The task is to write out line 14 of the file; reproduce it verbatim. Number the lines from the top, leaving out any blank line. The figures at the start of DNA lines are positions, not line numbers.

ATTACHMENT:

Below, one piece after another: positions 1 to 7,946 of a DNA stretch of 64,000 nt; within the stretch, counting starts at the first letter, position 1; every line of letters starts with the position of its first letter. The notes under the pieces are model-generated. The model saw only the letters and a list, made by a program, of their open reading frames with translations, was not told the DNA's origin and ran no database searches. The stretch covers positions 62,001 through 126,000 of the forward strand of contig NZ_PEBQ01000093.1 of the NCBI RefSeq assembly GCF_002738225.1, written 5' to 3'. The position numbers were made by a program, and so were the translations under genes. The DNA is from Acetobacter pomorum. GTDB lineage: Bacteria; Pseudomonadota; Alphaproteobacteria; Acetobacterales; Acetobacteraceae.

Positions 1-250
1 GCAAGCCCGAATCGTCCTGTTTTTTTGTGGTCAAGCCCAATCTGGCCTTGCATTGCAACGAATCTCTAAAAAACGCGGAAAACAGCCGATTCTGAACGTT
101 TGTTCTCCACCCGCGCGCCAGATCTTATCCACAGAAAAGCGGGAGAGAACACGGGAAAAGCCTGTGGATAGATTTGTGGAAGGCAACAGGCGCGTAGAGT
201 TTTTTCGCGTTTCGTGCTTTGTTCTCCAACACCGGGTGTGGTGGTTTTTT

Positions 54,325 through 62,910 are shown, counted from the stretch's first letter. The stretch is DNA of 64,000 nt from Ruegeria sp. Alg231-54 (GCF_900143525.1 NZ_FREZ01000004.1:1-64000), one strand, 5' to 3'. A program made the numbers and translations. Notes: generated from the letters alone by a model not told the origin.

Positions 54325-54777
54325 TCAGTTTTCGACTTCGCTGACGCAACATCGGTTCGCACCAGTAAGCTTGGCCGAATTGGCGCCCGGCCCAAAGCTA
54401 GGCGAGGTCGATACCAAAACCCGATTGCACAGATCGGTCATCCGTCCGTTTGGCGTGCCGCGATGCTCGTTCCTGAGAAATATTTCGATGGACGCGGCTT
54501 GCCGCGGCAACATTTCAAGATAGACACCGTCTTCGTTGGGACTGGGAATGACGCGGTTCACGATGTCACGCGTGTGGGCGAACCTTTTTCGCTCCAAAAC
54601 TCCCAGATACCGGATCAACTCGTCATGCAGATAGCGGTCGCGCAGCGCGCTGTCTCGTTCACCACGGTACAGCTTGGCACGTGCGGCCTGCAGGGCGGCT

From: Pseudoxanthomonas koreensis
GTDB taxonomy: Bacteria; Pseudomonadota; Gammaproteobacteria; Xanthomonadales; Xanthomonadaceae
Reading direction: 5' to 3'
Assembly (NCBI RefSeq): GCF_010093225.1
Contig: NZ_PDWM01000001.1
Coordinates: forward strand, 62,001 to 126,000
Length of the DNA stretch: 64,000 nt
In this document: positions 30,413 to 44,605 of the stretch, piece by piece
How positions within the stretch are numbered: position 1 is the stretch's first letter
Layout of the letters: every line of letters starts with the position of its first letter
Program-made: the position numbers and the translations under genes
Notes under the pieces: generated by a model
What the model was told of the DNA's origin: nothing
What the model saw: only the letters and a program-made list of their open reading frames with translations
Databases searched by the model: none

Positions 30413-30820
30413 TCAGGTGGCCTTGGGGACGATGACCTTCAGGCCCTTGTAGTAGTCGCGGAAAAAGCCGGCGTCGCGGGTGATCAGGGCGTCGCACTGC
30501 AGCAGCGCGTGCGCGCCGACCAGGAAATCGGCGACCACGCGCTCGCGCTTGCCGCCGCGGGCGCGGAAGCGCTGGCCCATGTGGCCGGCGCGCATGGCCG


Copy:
Reading direction: 5' to 3'